Last Of Us and the adolescence of video games

Videogaming is coming of age. Revenue from the videogaming industry now stands proudly alongside the music and film industries. A entire generation has grown up playing games and the unjust prejudices are dying away. Smart phones and tablets place these games with us everywhere we go.

But are the games themselves growing up?

I recently played the Playstation game “Last of Us” . Arguably the critical darling of 2013, winning a slew of awards. I was late to the party, granted, but regardless this game made me think a lot about where videogames sit right now.

Firstly – this is a great game.

Visually it is a treat, especially considering the 6 year old hardware upon which it is hosted. The audio is clever, restrained and well recorded. Interestingly, the music score is credited to one man, Gustavo Santaolalla, Academy Awarding winning score writer for both Babel and Brokeback Mountain. The auteuristic nature of the score is quite readily heard, with minimalist instrumentation throughout. The gameplay is both tense and involving, and the digitised acting is perhaps the finest I have yet seen in a game.

“Last of us” is a zombie survival game. This is gaming cliché dating back many a year, but oddly, it didn’t bother me whatsoever as the handling of both story and setting was immaculate. Yes, the Zombies are called “Infected”, and airborne spores are a secondary method of infection alongside the old-school biting methodology, but rest assured, this is a zombie tale through and through.

The story centres around Joel, a middle aged survivor of the infection, and Ellie, the 14 year old girl whom he is tasked with transporting across country. I shall avoid any further talk of the story to avoid spoilers for those yet to play. The story is strong, but strong “for a videogame”. Taken on the expectations of a book or film, the plot is thin and transparent. A third-act side-story was welcome and even a little surprising, but in general the arch is very predictable.  Good “for a game” is a loaded compliment and clearly indicative of our lowered expectations. Considering the extent games like this are shooting for Hollywood style presentation, the plot should be given as much care as the visuals.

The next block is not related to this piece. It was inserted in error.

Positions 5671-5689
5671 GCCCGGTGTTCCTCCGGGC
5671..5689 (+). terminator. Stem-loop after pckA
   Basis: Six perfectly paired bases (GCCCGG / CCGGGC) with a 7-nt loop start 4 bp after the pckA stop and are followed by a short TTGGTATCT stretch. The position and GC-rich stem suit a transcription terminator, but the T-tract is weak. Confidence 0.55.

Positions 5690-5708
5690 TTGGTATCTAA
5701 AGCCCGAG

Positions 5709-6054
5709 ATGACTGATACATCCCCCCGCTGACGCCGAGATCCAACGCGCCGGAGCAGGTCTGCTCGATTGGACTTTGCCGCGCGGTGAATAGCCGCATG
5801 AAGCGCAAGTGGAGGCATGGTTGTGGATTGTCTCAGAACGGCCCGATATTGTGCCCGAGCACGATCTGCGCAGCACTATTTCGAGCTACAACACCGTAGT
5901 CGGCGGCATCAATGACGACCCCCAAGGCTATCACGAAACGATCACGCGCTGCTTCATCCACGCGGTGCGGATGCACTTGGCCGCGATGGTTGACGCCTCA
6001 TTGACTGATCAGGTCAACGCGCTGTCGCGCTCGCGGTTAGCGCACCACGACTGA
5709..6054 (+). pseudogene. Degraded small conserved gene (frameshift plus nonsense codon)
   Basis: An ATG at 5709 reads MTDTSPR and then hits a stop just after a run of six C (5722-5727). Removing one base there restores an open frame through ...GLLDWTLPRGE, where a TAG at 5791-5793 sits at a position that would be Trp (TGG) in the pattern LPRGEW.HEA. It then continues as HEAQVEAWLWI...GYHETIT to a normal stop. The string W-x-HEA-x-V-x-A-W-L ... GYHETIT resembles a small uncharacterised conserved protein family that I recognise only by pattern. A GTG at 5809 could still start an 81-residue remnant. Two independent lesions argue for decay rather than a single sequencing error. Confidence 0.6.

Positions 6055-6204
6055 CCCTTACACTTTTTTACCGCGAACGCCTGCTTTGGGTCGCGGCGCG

I did care for the characters from very early on. Human, carefully considered dialogue is a boon for this game, and the voice acting is sublime. Add to this some wonderful facial capture and we have digital acting you actually care for.

However, the game is not perfect. The game is held back by videogame tropes that date it and hold it back from true artistry.

Enemies, whether Zombie or human aggressor, abide by predefined paths. Put another way, they walk in circles, until alerted of your presence. At which point, they charge directly at you, occasionally second guessing themselves. Artificial intelligence is somewhat muted in this game. Games such as the “Halo” series has shown us that more intelligent foes are possible even on dated hardware, but my guess here is that the computing horsepower is being used primarily on the visuals. This game is a pretty one, but darn stupid at the core.

The game builds in a very “videogamey” way. At one point, I was impressed; I was led to believe I was reaching the story climax in a more unique, understated way. But no – this was a lull before the inevitable more-is-more approach. Throwing more guns and more enemies at me in that climax-by-numbers way so many videogames insist upon. This game could have been better than this.  It should have been braver.